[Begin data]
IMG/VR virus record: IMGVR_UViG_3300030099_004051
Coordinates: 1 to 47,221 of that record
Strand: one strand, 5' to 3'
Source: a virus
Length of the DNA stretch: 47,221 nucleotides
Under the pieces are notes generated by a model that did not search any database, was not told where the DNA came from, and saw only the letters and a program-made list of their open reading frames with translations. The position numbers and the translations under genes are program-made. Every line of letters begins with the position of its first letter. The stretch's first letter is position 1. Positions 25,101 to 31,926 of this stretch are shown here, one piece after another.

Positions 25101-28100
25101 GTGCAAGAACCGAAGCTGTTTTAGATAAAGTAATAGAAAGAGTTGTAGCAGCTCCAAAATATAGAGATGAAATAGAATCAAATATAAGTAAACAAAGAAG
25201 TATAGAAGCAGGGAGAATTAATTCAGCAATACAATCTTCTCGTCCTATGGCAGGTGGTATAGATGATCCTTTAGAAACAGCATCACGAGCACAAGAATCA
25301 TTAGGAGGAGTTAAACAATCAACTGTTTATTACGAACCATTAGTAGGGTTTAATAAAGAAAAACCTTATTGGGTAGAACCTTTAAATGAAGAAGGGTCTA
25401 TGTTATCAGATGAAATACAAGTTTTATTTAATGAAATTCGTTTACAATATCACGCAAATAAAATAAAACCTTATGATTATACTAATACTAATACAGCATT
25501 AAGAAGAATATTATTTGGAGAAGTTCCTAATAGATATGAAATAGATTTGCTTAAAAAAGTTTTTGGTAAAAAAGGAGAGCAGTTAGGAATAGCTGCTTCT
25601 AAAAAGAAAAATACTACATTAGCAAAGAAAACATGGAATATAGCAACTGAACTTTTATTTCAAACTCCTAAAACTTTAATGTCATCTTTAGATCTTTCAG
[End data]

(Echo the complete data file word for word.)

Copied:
IMG/VR virus record: IMGVR_UViG_3300030099_004051
Coordinates: 1 to 47,221 of that record
Strand: one strand, 5' to 3'
Source: a virus
Length of the DNA stretch: 47,221 nucleotides
Under the pieces are notes generated by a model that did not search any database, was not told where the DNA came from, and saw only the letters and a program-made list of their open reading frames with translations. The position numbers and the translations under genes are program-made. Every line of letters begins with the position of its first letter. The stretch's first letter is position 1. Positions 25,101 to 31,926 of this stretch are shown here, one piece after another.

Positions 25101-28100
25101 GTGCAAGAACCGAAGCTGTTTTAGATAAAGTAATAGAAAGAGTTGTAGCAGCTCCAAAATATAGAGATGAAATAGAATCAAATATAAGTAAACAAAGAAG
25201 TATAGAAGCAGGGAGAATTAATTCAGCAATACAATCTTCTCGTCCTATGGCAGGTGGTATAGATGATCCTTTAGAAACAGCATCACGAGCACAAGAATCA
25301 TTAGGAGGAGTTAAACAATCAACTGTTTATTACGAACCATTAGTAGGGTTTAATAAAGAAAAACCTTATTGGGTAGAACCTTTAAATGAAGAAGGGTCTA
25401 TGTTATCAGATGAAATACAAGTTTTATTTAATGAAATTCGTTTACAATATCACGCAAATAAAATAAAACCTTATGATTATACTAATACTAATACAGCATT
25501 AAGAAGAATATTATTTGGAGAAGTTCCTAATAGATATGAAATAGATTTGCTTAAAAAAGTTTTTGGTAAAAAAGGAGAGCAGTTAGGAATAGCTGCTTCT
25601 AAAAAGAAAAATACTACATTAGCAAAGAAAACATGGAATATAGCAACTGAACTTTTATTTCAAACTCCTAAAACTTTAATGTCATCTTTAGATCTTTCAG